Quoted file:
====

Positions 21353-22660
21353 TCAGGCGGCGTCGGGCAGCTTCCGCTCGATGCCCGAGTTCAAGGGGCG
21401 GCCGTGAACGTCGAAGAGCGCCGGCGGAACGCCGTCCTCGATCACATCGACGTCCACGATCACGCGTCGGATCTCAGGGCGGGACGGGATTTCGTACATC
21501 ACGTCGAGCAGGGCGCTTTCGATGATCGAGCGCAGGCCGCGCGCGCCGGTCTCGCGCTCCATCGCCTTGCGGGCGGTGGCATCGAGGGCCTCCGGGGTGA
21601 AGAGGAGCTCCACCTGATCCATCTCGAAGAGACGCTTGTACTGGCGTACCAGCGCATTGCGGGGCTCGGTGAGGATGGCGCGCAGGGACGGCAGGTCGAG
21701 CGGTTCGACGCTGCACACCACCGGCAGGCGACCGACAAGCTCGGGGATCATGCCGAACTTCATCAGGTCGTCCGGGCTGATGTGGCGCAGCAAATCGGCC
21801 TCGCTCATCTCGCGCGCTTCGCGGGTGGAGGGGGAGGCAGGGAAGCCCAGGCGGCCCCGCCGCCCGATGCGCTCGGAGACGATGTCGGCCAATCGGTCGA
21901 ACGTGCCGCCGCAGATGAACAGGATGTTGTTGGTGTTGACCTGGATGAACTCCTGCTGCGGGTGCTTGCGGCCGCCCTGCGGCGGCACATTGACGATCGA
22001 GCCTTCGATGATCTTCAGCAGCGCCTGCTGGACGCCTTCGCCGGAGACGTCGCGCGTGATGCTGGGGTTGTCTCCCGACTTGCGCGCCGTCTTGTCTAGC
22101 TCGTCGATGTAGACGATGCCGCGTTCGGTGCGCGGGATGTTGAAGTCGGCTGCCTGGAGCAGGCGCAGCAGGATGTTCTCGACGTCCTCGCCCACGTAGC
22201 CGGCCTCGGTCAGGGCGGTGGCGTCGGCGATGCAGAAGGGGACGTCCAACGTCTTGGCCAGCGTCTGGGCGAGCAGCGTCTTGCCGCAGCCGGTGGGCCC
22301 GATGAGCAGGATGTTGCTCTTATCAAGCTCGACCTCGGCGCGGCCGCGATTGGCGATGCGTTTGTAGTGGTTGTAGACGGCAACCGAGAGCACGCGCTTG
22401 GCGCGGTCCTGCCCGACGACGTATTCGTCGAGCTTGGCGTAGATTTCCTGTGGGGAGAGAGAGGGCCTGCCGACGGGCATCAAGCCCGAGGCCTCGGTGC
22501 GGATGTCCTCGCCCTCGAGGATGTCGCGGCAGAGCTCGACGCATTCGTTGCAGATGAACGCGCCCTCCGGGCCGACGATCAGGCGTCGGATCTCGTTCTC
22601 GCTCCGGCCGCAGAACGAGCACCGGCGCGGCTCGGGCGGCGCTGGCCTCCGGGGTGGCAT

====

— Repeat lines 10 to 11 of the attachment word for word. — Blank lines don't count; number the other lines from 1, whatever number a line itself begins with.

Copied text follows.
22101 TCGTCGATGTAGACGATGCCGCGTTCGGTGCGCGGGATGTTGAAGTCGGCTGCCTGGAGCAGGCGCAGCAGGATGTTCTCGACGTCCTCGCCCACGTAGC
22201 CGGCCTCGGTCAGGGCGGTGGCGTCGGCGATGCAGAAGGGGACGTCCAACGTCTTGGCCAGCGTCTGGGCGAGCAGCGTCTTGCCGCAGCCGGTGGGCCC